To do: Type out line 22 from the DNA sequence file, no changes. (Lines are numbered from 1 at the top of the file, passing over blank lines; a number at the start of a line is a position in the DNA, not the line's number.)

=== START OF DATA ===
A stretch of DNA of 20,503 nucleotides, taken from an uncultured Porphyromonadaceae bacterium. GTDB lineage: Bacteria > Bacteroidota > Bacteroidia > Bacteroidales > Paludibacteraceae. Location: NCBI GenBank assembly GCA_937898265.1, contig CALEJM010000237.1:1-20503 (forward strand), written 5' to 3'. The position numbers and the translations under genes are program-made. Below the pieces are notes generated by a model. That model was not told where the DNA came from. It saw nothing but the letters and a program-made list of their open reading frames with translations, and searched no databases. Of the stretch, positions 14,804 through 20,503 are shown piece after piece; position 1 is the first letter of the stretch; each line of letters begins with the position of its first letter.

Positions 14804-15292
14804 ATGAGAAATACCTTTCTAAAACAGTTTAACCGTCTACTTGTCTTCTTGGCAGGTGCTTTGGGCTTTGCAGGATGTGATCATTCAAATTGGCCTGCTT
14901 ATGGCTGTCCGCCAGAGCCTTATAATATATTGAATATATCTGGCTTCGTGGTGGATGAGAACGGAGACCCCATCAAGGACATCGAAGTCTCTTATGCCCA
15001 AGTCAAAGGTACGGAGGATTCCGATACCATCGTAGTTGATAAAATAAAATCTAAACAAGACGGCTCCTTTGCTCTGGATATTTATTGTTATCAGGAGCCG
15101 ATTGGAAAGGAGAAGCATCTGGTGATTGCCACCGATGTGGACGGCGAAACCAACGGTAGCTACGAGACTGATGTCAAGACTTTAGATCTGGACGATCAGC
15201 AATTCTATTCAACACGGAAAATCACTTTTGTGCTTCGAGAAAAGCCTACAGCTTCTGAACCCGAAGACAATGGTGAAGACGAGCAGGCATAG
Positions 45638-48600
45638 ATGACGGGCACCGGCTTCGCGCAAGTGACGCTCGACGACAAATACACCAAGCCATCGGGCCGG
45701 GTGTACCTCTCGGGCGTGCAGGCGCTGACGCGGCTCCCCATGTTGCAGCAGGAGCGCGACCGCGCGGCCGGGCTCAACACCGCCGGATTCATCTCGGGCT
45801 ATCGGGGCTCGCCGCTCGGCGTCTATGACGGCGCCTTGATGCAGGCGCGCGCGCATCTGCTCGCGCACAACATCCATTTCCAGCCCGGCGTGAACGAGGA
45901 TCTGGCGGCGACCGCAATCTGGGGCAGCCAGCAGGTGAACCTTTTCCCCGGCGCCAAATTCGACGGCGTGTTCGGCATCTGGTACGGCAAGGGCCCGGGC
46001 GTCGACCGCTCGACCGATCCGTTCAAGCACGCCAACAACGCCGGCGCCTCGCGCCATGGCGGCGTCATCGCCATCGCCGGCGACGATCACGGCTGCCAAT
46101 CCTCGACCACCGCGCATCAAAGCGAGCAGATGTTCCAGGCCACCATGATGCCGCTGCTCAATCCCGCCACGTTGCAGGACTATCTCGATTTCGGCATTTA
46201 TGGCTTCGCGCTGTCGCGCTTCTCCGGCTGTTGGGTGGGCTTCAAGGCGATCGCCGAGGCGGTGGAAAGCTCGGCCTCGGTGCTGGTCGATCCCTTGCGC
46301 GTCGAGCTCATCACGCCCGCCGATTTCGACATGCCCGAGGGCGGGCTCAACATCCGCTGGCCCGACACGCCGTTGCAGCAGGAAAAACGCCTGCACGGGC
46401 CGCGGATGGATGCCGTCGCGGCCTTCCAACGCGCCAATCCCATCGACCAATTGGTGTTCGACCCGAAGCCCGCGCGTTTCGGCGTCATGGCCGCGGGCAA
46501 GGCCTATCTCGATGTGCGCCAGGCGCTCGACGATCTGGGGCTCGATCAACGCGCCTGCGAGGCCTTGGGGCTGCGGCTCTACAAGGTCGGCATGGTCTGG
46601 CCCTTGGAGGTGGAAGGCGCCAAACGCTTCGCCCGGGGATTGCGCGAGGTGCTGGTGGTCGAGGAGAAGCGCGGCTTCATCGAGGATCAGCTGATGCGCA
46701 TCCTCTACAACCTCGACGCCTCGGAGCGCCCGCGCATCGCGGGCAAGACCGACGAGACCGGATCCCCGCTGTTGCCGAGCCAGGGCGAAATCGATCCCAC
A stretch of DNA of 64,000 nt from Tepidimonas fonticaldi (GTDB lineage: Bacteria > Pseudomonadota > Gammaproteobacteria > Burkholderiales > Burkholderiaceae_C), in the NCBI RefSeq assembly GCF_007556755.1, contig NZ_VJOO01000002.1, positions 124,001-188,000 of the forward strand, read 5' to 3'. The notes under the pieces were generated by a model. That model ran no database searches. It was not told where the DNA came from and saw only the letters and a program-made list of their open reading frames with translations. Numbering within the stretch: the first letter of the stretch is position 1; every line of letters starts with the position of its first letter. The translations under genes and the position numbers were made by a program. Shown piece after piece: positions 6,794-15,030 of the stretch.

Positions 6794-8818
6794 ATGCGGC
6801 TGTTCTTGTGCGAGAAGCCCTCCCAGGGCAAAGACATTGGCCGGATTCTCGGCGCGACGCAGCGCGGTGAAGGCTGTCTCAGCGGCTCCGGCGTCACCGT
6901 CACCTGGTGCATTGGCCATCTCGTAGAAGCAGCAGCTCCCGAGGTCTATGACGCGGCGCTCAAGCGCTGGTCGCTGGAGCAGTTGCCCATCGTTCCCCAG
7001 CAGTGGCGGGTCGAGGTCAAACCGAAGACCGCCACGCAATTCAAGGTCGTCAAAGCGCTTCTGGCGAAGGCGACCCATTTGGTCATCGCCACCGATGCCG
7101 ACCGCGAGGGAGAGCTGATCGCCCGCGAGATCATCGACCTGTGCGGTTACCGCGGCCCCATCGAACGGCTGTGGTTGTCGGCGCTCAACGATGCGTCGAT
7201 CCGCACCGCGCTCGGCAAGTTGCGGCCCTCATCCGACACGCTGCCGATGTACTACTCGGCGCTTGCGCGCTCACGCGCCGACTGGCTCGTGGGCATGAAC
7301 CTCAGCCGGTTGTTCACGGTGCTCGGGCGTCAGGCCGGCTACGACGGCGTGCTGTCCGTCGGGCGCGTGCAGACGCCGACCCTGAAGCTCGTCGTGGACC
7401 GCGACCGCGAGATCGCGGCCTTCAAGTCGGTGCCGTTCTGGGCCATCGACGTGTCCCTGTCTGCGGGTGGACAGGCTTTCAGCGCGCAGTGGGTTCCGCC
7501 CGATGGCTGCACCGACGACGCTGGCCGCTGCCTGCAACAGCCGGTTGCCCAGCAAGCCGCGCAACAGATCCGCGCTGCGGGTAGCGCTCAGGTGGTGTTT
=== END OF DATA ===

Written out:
Positions 6794-8818